- Shame. Shame is a complex emotion. Part of it is fear that we don’t belong. Is this true? Is it safe to express yourself in your group? If it’s not, is it necessary to condemn yourself, just because others don’t get you?
Get curious about what is actually going on. Our minds operate on a “better safe than sorry” basis. They’re like velcro for the negative and teflon for the positive. Of course, negative things do happen, but our minds will often assume the negative just in case.
Step 5. Take a Satisfying Action.
- Anger. Take an action that makes things more fair. Contribute to a worthy cause. If you are powerless to make things more fair in your circumstances, make sure you fully acknowledge the suffering that was caused so you can let it go. Go to self-compassion as needed.
- Sadness. If you lost someone or something valuable ask yourself what you can do to replace what that person or thing did for you? I don’t mean this in a cynical way. However, if your tennis partner has moved away it might be a good idea to find a new tennis partner rather than continue to feel bad about missing one. People are often irreplaceable, but you can look rationally at what they gave you and find ways to meet those needs in new ways while also honoring the person you miss.
- Fear. Take steps to mitigate any possible damage. For example, I discovered there’s a mean dog in my neighborhood a few months ago. Now I carry mace and an air horn when I go by that house. Sometimes I just avoid the house altogether. Allow time to do your research. Find your best solution.
- Boredom. We all need to learn and grow through challenge. You might need to go out and meet new people and try new activities, which can invoke fear (above). You might need to do your old activities in a different way, just to change things up. You might need to do your tasks in a way that suits your style a little better. You might need to quit and do something completely new. Experiment.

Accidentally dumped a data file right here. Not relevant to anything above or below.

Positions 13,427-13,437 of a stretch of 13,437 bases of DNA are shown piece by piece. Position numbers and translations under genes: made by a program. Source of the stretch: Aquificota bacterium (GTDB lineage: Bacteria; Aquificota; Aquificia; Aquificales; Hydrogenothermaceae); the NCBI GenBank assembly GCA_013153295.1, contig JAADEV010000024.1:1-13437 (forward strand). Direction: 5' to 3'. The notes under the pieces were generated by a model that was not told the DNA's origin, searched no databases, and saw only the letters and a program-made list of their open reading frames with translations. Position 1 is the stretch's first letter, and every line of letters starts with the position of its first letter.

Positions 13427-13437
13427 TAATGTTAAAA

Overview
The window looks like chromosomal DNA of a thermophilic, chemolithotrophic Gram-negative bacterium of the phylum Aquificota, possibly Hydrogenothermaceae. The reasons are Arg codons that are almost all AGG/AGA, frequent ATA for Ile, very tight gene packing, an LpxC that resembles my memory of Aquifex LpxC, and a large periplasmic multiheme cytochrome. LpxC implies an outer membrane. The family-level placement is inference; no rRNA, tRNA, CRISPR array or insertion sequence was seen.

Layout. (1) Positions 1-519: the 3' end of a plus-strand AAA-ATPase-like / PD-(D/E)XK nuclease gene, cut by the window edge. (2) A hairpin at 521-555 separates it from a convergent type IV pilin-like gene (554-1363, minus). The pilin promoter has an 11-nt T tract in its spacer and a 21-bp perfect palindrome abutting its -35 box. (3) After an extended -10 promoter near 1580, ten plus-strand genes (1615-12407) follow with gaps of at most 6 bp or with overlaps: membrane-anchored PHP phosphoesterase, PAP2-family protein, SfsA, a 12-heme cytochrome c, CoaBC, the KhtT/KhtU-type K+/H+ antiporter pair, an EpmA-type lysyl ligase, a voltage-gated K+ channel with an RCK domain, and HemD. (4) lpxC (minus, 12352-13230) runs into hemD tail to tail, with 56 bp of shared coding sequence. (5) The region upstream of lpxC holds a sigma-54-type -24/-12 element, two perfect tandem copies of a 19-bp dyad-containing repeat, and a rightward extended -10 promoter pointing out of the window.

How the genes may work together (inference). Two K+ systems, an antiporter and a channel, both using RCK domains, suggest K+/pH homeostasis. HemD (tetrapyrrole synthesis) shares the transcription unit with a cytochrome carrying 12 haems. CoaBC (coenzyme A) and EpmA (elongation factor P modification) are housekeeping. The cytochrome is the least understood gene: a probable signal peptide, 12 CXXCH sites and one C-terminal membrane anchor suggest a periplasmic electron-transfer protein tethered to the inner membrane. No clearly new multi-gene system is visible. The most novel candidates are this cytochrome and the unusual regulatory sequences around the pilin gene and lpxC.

- Loneliness. Pursue meaningful relationships with others. Find activities with like-minded people.
- Guilt. If you did do something unfair to another person, consider if it’s safe to make an apology and/or reparations. Make things right. Self-compassion can be helpful here as well. If the other person is not available or safe to approach, it may be helpful to fully acknowledge how you hurt them, and how your actions hurt you and violated your own values so you can let it go.
- Inadequacy. If you need to improve at something you can practice, get a mentor or coach, pursue training. Often inadequacy on a specific pursuit is globalized as shame, as if there’s something fundamentally wrong with you. See “Shame” about this.
- Stress. I’ve found the GROW coaching structure to be an excellent one when I’m feeling like there’s too much to do. Also, breaking down our larger goals into manageable SMART goals (simple, manageable, attainable, relevant, time bound) can be very helpful.
- Shame. The only way shame is helpful, is to keep you safe in your social group. That’s it. Shame is a primitive brain response. Sometimes, as children, it’s all we’re capable of, and then those shame feelings persist into adulthood. I’ve found hypnosis to be an incredibly helpful tool for finding the root cause and resolving shame, so you don’t have to feel it anymore. Shame often feels very painful, so once you recognize it applying self-compassion can be very helpful. Once you’re able to think about it rationally, you can ask yourself, “Am I safe to be _____, or do_____ in this group?” If not, then you can keep it to yourself. That’s rational. If you are safe, then do as you please.” Here’s more help for understanding the shame response.
Because they point toward important needs that can lead to satisfying results, all negative feelings are good when they’re based on accurate perceptions.
Most of the above writing is based on Cal Banyan’s book The Secret Language of Feelings. I added the self-compassion material in because I have found it consistently helpful for my students and in my own practice. I also added the shame emotion because people run into it so often and wonder what to do with it. Again, I’ve found self-compassion to be an effective antidote.
Hello John, the above sounds very fine – but how does one muster the rationale, if one is caught in one of them?
Hi Kenneth. Great question. If you’re caught in an emotion and can’t muster a rationale, self-compassion can create a bridge between being caught up and becoming able to think about it rationally. I just published an article on self-compassion.